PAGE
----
We only recommend calcined clay (SuperHatch) as an incubation medium. Regulate temperatures between 70F and 76F. The greater the incubation temperature the shorter the incubation time, and lower the incubation temperature the longer the duration. The longer the duration, the larger, healthier the hatchling will be.
We house single hatchlings in a small Kritter Keeper until they reach 10 grams in weight and at that point move them into 10-gallon enclosures up until adult size. I keep the same feeding schedule for Hatchlings as I do Adults with the only difference being the amount of food offered is slightly less.
That's it! Hopefully, you found this Crested Gecko Care Sheet useful and if you have any other questions feel free to comment below or send us an email.
Often the second choice of avid Rhacodactylus keepers, the Gargoyle Gecko, is a fascinating gecko thanks in part to their intrinsic appearance. An adult size of roughly 8" total length with a robust body shape, slender appendages, bony head structure, and a multitude of body color with striped and reticulated accent color appeals to any hobbyist for breeding or display. Added to the appeal is the ease of care, feeding, and handling -- making this species a popular choice for first time keepers and breeders since their introduction to the hobby in the 1980s'.
The Gargoyle Gecko is endemic to the southern region of New Caledonia also referred to as Gande Terre. To date there have not been any specimens collected on the surrounding islands like many other species of the genus. Also interesting to note is that the gecko is found in scrub habitat with low lying shrubs and sparse trees possibly due in part to their limited climbing abilities.
The Gargoyle Gecko makes a fantastic display animal often resting in plain sight during the day. The cage can be as elaborate as a vivarium or basic as a quarantine tank. We do recommend similar cage requirements as their counterpart, Crested Geckos. Three cages to meet the three stages of life; Hatchling, Juvenile and Adult.
The nature of these geckos is quite aggressive and the housing of a harem can result in aggression of a dominant cagemate on all occupants of the cage and nipped, dropped or missing tails. The tails are generally eaten by the dominant cagemate. This aggression can begin at any stage of growth and if a regenerated tail is a concern then housing one individual gecko per cage is highly recommended. You may limit the aggression by allowing enough cage space for the pursued gecko to escape and multiple hiding places. An observed cagemate exhibiting aggression can be removed and housed solo. An ample supply of food at all times is also recommended. A hiding place for every cage mate should be provided and thick branches throughout the cage so a gecko can escape an aggressor.
Temperature, Humidity & Lighting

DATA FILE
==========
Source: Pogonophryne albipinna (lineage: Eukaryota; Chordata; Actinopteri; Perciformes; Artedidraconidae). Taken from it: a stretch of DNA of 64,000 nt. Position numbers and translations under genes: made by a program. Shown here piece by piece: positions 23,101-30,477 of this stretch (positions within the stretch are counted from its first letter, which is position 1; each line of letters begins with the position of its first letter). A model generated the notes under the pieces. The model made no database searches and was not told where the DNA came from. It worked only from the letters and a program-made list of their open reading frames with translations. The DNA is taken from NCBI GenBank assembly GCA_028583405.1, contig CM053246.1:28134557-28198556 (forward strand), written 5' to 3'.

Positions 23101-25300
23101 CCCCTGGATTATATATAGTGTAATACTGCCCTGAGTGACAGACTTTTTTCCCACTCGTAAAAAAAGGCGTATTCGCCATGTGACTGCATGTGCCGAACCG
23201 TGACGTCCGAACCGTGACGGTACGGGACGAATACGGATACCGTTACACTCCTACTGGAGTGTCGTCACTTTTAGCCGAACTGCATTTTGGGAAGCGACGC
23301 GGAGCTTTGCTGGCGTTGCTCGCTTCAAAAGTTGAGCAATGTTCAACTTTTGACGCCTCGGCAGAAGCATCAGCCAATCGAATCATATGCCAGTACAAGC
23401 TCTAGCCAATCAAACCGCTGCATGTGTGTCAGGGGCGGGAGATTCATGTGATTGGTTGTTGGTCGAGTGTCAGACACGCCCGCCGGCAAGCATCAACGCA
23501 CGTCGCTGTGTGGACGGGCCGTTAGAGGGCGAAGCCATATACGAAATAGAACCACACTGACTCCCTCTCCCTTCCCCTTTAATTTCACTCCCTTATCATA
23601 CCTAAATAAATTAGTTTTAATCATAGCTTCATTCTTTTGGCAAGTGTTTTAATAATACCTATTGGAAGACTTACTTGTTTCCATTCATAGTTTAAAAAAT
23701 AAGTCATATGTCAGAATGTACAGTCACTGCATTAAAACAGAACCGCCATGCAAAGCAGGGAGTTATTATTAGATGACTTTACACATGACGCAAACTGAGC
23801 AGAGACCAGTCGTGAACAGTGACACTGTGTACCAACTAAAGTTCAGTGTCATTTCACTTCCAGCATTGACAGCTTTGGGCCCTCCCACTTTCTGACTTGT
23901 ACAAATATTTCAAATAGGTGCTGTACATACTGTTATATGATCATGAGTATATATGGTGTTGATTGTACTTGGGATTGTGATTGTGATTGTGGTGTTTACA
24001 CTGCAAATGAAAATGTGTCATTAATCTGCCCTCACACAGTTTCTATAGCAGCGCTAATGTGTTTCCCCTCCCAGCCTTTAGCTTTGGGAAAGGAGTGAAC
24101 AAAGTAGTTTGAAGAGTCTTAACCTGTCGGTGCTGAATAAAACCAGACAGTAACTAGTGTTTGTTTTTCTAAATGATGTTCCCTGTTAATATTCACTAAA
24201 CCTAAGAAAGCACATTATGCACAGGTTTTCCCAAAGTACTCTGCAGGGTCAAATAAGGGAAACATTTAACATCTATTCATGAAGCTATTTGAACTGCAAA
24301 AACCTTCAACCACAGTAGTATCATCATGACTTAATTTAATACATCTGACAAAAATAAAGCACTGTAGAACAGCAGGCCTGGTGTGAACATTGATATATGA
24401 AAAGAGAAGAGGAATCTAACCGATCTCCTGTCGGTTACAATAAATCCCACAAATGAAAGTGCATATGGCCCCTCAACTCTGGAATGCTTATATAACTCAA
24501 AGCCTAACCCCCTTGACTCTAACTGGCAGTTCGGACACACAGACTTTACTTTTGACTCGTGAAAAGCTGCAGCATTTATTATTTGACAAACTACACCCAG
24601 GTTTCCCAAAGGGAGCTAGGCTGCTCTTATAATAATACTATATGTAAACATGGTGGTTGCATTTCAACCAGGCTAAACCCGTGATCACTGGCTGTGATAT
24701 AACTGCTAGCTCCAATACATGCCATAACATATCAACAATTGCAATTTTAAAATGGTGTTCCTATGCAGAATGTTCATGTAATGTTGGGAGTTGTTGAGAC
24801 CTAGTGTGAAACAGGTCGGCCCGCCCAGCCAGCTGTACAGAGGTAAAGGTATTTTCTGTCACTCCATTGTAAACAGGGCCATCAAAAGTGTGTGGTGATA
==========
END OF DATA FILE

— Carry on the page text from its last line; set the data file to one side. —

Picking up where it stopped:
Gargoyle Geckos come from a more arid habitat on Grande Terre but fit in well with the same regimen as that used with their counterparts in the genus. A temperature range of 70F to 80F is adequate. A basking spot of 80-82F may be used if provided, especially during breeding season. Do not allow the temperature to rise above 85F or fall below 65F as these temperatures may result in death. Humidity is an important factor in the overall health of your Gargoyle Gecko. Proper humidity should reside in the 60-80% range. Inadequate humidity will result in shedding problems. Poor shed can have severe health problems such as lost limbs (digits) to decreased eye sight and even death. For areas that have relatively low humidity you can mist the enclosure as many times as necessary or introduce a waterfall or potted plants. For the extreme such as a desert climate you can provide a humidifier in the room the Gargoyle Gecko is in or a humidifier specifically for the enclosure that turns on periodically or from a sensor. Too much humidity can also be a bad thing. Standing puddles of water can provide sanctuary for bacteria to live. Gargoyle Geckos should not be exposed to damp conditions for long periods of the day. Routine cleaning and exposure to UVA/UVB can reduce the risk of harmful bacteria. A humidity cycle is also recommended. Allow the enclosure to dry out for a period during the day. This will limit the ability of bacteria to thrive. Lighting has been highly debated. All Rhacodactylus geckos spend some time exposed to daylight in nature but the benefits are skeptical at best. We know that full spectrum lighting will help prevent bacteria growth. We also know that the hours of lighting will help induce breeding in most reptile species. We follow daylight savings time in our facility. 12-14 hours of daylight during the summer months and 10 hours of light during the winter months. We do not provide UVB/UVA but offer food items that contain calcium and vitamin D3.